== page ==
Tuesday, July 8, 2008


Computers have been linked across the world through the Internet. Yet the CPU is nothing more than a brute force mechanism of pushing massive amounts of data to search for patterns, evaluate and analyze through algorithms, etc.

I am extremely excited about the very early stages of what I am calling Mind-Meshes coming into being through the Internet across the globe. A Mind-Mesh is a grid of human brains working on a very large and complex problem. Even more so, it the subconscious working of these brains where the problem is read into and forgotten by the conscious mind.

An example of what I am calling a Mind-Mesh is Galaxy Zoo - the project which harnesses the power of the Internet - and your brain - to classify a million galaxies.

I read (need citation) that the conscious mind works at approximately 2 mega bits per second, while the subconscious mind works at 4 giga bits per second. A Mind-Mesh could produce breakthroughs unimaginable.

I have been tempted to lump Mind-Meshes into the phenomenon called "the wisdom of the crowds" by James Surowiecki. Mind-Meshes are distinct in that the individual brains may not interact with each other at all. The independent brain may after background processing realize a breakthrough and publish it that then becomes input through one of the five senses back into the meshed minds. I believe it is the ruthlessly efficient background processing power or the subconscious mind's ability that is the essence of Mind-Meshes. Click here for the blog "Polling the Crowd Within" by Wray Herbert appearing on Psychological Science.

Click here for a similar article on The Economist discussing a study conducted recently. Excerpt below:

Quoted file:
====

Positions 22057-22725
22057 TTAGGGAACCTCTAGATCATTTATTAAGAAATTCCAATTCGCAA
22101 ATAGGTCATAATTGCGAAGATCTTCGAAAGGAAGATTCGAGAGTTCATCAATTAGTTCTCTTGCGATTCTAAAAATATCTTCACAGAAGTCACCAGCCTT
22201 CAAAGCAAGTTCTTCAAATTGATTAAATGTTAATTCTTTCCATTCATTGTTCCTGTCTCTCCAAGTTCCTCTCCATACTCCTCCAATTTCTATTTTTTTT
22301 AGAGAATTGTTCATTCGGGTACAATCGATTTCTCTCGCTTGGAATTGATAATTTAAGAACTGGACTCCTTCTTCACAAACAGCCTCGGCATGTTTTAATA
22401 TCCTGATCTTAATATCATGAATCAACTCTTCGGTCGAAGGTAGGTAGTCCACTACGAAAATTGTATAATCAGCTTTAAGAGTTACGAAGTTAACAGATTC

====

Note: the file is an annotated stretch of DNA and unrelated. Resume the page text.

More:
"The two researchers asked 428 people eight questions drawn from the “CIA World Factbook”: for example, “What percentage of the world’s airports are in the USA?” Half the participants were unexpectedly asked to make a second, different guess immediately after they completed the initial questionnaire. The other half were asked to make a second guess three weeks later.

Dr Vul and Dr Pashler found that in both circumstances the average of the two guesses was better than either guess on its own. They also noticed that the interval between the first and second guesses determined how accurate that average was. Second guesses made immediately improved accuracy by an average of 6.5%; those made after three weeks improved the accuracy by 16%.

The quest is how to output the continuously improving outcomes and results in a Mind-Mesh and feed them back into the mesh for the rest of the minds to use it as a leap forward, discard a course of thinking, learn from the method used to develop the outcome, etc. We must not think of the Mind-Mesh in standardized grid model. The best part of the Mind-Mesh is that the brain that is doing the processing is continuously receiving input on many other subjects. It is the couldron of adjacencies - see my blog on adjacency in innovation here.

Perhaps this is the difference between the CPU that can develop some-thing given specific or semi-specific instructions while the mind can create, can induct or deduct, based on learnings over a period of a lifetime. I believe I will have an interesting discussion with my friend Dr. Manuel Aparicio - Co-Founder and CEO of Saffron Technology on Mind-Meshes. Dr. Aparicio's solutions use memory based entity analytics driven by matrices and memories.

This reminds me of Mr. Bud Whitmeyer's company NuTech Solution's and Dr. Thomas Back's work on evolution based agent based modeling. I believe the human brain cannot be trumped yet due to its massive consumption and retention of information gleaned through the five senses while processing that information based on previous experiences to extract knowledge and facts that become the decision processing algorithm for the mind.

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